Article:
What is the potential problem?
Taking certain medicines when you are dehydrated can result in you developing a more serious illness. The ‘Medicine Sick Day Rules’ lists medicines that should be temporarily stopped during a dehydrating illness.
ACE inhibitors: a medicine for high blood pressure and heart conditions. If you are dehydrated, these medicines can stop your kidneys working properly.
Examples: names ending in ‘pril’ such as lisinopril, perindopril, ramipril
ARBs: a medicine for high blood pressure and heart conditions. If you are dehydrated, these medicines can stop your kidneys working properly.
Examples: names ending in ‘sartan’ such as losartan, candesartan, valsartan
Diuretics: sometimes called ‘water pills’ for excess fluid and high blood pressure. These medicines can make dehydration more likely.
Examples: furosemide, bendroflumethiazide, indapamide, spironolactone
Metformin: a medicine for diabetes. Dehydration can make it more likely that you will develop a serious side effect called lactic acidosis.
NSAIDs: anti-inflammatory pain killers. If you are dehydrated, these medicines can stop your kidneys working properly.
Examples: ibuprofen, naproxen, diclofenac
SGLT2 inhibitors: A medication used in the treatment of Diabetes, Kidney disease or Heart Failure. These medicines can make dehydration more likely and if you have diabetes can cause acid to build up if you are unwell.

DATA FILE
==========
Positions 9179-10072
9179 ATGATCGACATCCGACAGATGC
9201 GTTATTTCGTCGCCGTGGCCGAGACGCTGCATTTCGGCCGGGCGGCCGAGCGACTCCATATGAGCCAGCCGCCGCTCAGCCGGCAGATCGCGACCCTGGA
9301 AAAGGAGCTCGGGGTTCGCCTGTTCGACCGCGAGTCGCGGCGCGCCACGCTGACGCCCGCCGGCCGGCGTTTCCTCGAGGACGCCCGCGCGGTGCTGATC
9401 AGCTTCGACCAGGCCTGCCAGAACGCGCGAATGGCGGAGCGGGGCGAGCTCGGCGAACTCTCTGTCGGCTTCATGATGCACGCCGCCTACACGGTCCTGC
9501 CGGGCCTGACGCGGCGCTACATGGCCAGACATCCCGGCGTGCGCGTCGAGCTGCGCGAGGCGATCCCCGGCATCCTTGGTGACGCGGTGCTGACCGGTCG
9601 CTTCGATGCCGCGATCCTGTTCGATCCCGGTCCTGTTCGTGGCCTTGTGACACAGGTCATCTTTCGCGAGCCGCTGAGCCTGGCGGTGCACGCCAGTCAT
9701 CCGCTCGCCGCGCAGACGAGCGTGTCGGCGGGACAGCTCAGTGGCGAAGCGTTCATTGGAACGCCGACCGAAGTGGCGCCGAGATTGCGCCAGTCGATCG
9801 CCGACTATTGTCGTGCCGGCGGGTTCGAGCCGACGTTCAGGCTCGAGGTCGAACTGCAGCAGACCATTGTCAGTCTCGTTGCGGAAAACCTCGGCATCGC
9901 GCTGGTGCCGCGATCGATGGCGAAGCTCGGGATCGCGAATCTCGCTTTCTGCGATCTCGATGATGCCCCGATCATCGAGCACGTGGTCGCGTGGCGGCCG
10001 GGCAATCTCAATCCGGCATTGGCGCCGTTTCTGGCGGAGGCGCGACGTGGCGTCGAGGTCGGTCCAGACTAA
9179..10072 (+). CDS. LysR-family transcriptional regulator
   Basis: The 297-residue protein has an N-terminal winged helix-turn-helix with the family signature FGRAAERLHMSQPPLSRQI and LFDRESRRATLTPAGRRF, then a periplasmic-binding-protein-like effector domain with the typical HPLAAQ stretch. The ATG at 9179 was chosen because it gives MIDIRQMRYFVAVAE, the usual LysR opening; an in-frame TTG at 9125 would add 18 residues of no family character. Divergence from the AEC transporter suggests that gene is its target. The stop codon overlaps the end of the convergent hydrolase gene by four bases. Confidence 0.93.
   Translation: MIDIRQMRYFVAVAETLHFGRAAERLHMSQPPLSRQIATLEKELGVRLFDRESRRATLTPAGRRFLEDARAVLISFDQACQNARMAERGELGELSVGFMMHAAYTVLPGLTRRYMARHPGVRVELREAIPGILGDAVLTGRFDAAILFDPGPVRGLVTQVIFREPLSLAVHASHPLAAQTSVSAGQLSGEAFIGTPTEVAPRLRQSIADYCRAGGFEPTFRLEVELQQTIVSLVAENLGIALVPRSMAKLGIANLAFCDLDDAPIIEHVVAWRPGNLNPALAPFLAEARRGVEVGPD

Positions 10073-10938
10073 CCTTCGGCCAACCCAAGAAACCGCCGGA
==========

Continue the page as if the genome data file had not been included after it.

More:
Examples: names ending in flozin’ such as canagliflozin, dapagliflozin, empagliflozin, ertugliflozin
Which illnesses cause dehydration?
Dehydration is the loss of fluid from your body. Vomiting, diarrhoea and fever (high temperature, sweats, shaking) can make you dehydrated. If you are sick once or have diarrhoea once, then you are unlikely to become dehydrated. Having two or more episodes of vomiting or diarrhoea can lead to dehydration: in these cases, you should follow the advice on this page.
What actions should I take?
If you develop a dehydrating illness, you should temporarily stop taking any medicine listed on this page and any other medicine identified by your health professional. It is very important that you restart your medicine once you have recovered from the illness. This would normally be after 24 to 48 hours of eating and drinking normally. When you restart your medicine, just take them as normal. Do not take extra for the doses you have missed.
This information is taken from https://ihub.scot/media/1401/20180424-web-medicine-sick-day-rules-patient-leaflet-web-v20.pdf